Curiosity rover's methane result challenges life theory
The Curiosity rover's failure to detect methane on Mars is a blow to theories that the planet may still host some types of life, say mission scientists.
Telescopes and satellites have reported seeing small but significant volumes of the gas, but the six-wheeled robot can pick up no such trace.
On Earth, 95% of atmospheric methane is produced by microbial organisms.
Researchers have hung on to the hope that the molecule's signature at Mars might also indicate a life presence.
The inability of Curiosity's sophisticated instrumentation to make this detection is likely now to dent this optimism.
"Based on previous measurements, we were expecting to go there and find 10 parts per billion (ppbv) or more, and we were excited about finding it. So when you go to search for something and you don't find it, there's a sense of disappointment," said Dr Chris Webster, the principal investigator on Curiosity's Tuneable Laser Spectrometer (TLS).
The Nasa rover's search is reported online in a paper published by Science Magazine.
Curiosity has been sucking in Martian air and scanning its components since shortly after landing in August 2012.
From these tests, it has not been possible to discern any methane to within the present limits of the TLS's sensitivity.
This means that if the gas is there, it can constitute no more than 1.3ppbv of the atmosphere - equivalent to just over 10,000 tonnes of the gas.
This upper limit is about six times lower than the previous estimates of what should be present, based on the satellite and telescope observations.Deep down
The number of 1.3ppbv is very low, and will put a question mark against the robustness of those earlier measurements.
The fact that Curiosity is working at ground level and in one location should not matter, as the Martian atmosphere is known to mix well over the course of half a year.
Methane at Mars could have a number of possible sources, of course - not just microbial activity.
It could be delivered by comets or asteroids, or produced internally by geological processes.
But it is the link to life that has most intrigued planetary scientists.
Earth's atmosphere contains billions of tonnes of methane, the vast majority of it coming from microbes, such as the organisms found in the digestive tracts of animals.
The speculation has been that some methane-producing bugs, or methanogens, could perhaps exist on Mars if they lived underground, away from the planet's harsh surface conditions.
This theory was bolstered by the previous observations making their detections in spring-time. It was suggested that the seasonal rise in temperatures was melting surface ices and allowing trapped methane to rise into the atmosphere in plumes.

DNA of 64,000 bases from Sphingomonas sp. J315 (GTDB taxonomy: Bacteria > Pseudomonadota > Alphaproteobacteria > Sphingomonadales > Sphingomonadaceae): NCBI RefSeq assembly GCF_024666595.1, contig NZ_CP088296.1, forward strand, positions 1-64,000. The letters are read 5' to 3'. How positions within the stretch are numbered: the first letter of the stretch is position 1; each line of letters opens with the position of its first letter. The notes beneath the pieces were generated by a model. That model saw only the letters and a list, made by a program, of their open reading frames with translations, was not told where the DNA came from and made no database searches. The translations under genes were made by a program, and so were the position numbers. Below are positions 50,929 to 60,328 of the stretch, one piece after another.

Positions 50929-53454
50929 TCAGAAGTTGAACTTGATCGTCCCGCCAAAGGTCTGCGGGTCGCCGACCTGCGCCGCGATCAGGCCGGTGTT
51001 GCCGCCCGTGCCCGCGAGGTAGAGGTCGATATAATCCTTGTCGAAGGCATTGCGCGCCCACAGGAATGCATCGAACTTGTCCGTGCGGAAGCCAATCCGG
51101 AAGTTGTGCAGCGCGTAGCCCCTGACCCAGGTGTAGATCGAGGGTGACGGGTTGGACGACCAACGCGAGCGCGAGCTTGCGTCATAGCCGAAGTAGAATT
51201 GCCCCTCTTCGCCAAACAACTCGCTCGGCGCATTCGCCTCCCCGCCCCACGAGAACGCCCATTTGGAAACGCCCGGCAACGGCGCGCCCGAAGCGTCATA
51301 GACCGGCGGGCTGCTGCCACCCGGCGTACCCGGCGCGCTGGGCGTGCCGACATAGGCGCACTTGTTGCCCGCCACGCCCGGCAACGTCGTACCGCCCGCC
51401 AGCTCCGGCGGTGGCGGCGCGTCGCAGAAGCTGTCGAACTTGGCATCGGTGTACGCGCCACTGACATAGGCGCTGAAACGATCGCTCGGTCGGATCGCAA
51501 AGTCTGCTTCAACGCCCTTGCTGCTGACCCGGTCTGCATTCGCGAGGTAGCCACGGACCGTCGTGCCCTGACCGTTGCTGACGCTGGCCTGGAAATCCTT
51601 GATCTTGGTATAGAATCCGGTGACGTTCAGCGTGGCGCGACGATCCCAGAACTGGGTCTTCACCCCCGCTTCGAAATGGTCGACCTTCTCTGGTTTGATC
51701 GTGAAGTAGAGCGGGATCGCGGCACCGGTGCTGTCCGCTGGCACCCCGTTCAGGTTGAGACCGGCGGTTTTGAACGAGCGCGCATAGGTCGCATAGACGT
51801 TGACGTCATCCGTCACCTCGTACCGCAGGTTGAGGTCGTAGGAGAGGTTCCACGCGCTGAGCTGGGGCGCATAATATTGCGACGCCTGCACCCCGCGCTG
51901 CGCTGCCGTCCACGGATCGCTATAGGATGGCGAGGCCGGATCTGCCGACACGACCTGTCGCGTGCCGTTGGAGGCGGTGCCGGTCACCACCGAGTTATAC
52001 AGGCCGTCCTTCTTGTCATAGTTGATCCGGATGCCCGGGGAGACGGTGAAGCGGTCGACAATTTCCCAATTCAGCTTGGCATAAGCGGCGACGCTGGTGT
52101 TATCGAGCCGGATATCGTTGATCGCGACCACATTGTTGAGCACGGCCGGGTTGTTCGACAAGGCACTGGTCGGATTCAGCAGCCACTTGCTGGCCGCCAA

But in Dr Webster's view, Curiosity's inability to detect appreciable amounts of methane now makes this scenario much less likely.
"This observation doesn't rule out the possibility of current microbial activity, [but] it lowers the probability certainly that methanogens are the source of that activity," he told the BBC's Science In Action Programme.
Or as team-member Prof Sushil Atreya, from the University of Michigan in Ann Arbor, put it: "There could still be other types of microbes on Mars. This just makes it harder for there to be microbes that kick out methane."'Evolving story'
Dr Geronimo Villanueva is affiliated to the Catholic University of America and is based at Nasa's Goddard Space Flight Center.
He studies the Martian atmosphere using telescopes here on Earth. He cautioned that additional, much more precise measurements were needed from the rover before firm conclusions could be drawn.
"This is an evolving story as we get more numbers," he told BBC News.
"If Curiosity's statistics hold, it's important because it sets a new bound. Methane should last a long time in the atmosphere and the fact that the rover doesn't see it puts a big constraint on possible releases. But I would like to see more and better Curiosity results, and more orbiter results as well."
Dr Olivier Witasse is the project scientist on the European Space Agency's (Esa) Mars Express satellite, which made the very first claimed methane detection back in 2003.
He also said much more data was required.
"There is some indication from the Mars Express data - and it has not been published yet because it's a very complicated measurement - that the methane might peak at a certain altitude, at 25-40km. The Curiosity results are interesting but they have not yet settled the issue."
Esa has its ExoMars Trace Gas Orbiter launching in 2016, which will be able to make further methane searches. And the Indian space agency (Isro) is due to despatch its Mangalyaan probe to the Red Planet later this year. This, too, has methane detection high on its list of objectives.
Curiosity itself will work to improve its readings, and will shortly deploy an "enrichment" process that will amplify any methane signal that might be present.
"We can lower that upper limit down to tens of parts per trillion, maybe 50 parts per trillion," said Dr Webster.